• Modeling Exponential Growth Activity Using Technology: A Research with Bachelor of Business Administration Students
    Authors: V. Vargas-Alejo, L. E. Montero-Moguel, Keywords: Covariation reasoning, exponential function, modeling, representations. DOI:10.5281/zenodo. Abstract: Understanding the concept of function has been important in mathematics education for many years. In this study, the models built by a group of five business administration and accounting undergraduate students when carrying out a population growth activity are analyzed. The theoretical framework is the Models and Modeling Perspective. The results show how the students included tables, graphics, and algebraic representations in their models. Using technology was useful to interpret, describe, and predict the situation. The first model, the students built to describe the situation, was linear. After that, they modified and refined their ways of thinking; finally, they created exponential growth. Modeling the activity was useful to deep on mathematical concepts such as covariation, rate of change, and exponential function also to differentiate between linear and exponential growth.
  • A Constructivist Approach and Tool for Autonomous Agent Bottom-up Sequential Learning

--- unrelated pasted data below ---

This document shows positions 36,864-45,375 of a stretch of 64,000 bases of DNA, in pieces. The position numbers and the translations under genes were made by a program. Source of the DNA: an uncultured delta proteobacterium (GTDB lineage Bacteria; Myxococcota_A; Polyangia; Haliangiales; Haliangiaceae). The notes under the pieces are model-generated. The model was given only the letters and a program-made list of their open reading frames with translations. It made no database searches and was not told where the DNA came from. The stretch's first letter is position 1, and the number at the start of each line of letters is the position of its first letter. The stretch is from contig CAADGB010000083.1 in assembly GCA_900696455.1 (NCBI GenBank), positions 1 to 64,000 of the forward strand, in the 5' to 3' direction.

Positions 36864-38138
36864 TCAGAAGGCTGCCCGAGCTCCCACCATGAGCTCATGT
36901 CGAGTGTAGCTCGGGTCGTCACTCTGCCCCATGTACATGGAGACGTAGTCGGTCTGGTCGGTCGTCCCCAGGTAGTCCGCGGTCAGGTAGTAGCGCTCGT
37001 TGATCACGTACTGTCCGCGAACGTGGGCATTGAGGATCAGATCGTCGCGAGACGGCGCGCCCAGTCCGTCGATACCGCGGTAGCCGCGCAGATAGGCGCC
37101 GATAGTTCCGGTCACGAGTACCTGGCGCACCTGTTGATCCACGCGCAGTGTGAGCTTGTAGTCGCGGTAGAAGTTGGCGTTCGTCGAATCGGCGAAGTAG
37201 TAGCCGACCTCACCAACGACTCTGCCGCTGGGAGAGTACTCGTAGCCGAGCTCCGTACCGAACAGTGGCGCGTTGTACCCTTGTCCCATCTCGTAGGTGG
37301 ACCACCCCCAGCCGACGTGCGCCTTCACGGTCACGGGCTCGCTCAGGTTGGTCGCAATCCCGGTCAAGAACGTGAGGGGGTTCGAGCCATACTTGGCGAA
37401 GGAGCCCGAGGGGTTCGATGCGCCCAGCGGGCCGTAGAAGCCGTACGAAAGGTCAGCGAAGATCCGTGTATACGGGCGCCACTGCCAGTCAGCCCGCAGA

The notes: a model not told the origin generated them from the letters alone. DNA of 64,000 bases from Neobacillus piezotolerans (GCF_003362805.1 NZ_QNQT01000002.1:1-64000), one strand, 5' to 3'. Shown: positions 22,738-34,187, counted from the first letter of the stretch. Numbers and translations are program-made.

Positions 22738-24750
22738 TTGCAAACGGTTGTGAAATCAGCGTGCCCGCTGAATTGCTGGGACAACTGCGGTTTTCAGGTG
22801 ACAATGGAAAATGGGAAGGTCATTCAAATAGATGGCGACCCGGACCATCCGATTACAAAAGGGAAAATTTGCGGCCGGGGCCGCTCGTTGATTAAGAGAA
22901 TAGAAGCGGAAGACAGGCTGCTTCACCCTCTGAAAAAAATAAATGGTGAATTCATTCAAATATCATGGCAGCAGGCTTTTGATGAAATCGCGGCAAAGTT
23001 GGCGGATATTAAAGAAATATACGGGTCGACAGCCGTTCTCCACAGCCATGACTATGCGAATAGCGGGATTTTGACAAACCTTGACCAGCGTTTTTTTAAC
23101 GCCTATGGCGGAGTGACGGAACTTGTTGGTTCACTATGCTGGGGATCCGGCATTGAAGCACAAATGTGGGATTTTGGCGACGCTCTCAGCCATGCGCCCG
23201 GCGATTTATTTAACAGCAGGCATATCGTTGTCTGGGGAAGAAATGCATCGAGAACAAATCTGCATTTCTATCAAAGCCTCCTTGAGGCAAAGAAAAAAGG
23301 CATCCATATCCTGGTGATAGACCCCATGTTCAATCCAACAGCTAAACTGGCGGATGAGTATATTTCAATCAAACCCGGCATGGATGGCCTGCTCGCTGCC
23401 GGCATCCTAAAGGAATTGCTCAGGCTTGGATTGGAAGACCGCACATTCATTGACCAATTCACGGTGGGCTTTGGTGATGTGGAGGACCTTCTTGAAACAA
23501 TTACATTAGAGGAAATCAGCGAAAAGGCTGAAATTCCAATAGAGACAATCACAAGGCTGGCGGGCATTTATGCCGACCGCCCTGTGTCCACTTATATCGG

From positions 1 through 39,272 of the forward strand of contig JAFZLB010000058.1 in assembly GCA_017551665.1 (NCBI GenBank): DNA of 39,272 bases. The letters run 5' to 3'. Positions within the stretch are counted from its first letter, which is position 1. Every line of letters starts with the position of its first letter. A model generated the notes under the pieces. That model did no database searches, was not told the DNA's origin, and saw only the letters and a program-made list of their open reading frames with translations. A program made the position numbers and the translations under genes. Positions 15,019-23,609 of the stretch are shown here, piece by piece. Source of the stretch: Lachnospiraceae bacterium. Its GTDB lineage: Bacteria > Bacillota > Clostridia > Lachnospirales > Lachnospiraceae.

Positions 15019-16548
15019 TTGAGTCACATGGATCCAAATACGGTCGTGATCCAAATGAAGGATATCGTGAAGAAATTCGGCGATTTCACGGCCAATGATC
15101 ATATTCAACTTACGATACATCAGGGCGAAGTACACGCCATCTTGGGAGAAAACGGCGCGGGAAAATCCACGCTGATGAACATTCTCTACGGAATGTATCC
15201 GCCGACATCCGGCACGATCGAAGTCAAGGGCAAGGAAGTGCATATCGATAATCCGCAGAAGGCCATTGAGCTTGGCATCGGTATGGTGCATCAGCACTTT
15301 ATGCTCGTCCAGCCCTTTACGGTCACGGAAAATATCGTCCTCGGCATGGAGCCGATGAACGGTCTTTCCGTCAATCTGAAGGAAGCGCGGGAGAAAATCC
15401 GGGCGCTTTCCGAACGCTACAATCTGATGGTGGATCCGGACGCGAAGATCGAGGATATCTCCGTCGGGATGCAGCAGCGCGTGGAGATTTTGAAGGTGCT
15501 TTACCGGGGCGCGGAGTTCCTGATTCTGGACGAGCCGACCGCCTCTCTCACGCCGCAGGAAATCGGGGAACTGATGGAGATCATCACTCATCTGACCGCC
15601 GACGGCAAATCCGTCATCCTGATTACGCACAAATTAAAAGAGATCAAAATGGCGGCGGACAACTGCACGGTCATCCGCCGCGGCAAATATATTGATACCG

Authors: Jianyong Xue, Olivier L. Georgeon, Salima Hassas, Keywords: Cognitive development, constructivist learning, hierarchical sequential learning, self-adaptation. DOI:10.5281/zenodo. Abstract: During the initial phase of cognitive development, infants exhibit amazing abilities to generate novel behaviors in unfamiliar situations, and explore actively to learn the best while lacking extrinsic rewards from the environment. These abilities set them apart from even the most advanced autonomous robots. This work seeks to contribute to understand and replicate some of these abilities. We propose the Bottom-up hiErarchical sequential Learning algorithm with Constructivist pAradigm (BEL-CA) to design agents capable of learning autonomously and continuously through interactions. The algorithm implements no assumption about the semantics of input and output data. It does not rely upon a model of the world given a priori in the form of a set of states and transitions as well. Besides, we propose a toolkit to analyze the learning process at run time called GAIT (Generating and Analyzing Interaction Traces). We use GAIT to report and explain the detailed learning process and the structured behaviors that the agent has learned on each decision making. We report an experiment in which the agent learned to successfully interact with its environment and to avoid unfavorable interactions using regularities discovered through interaction.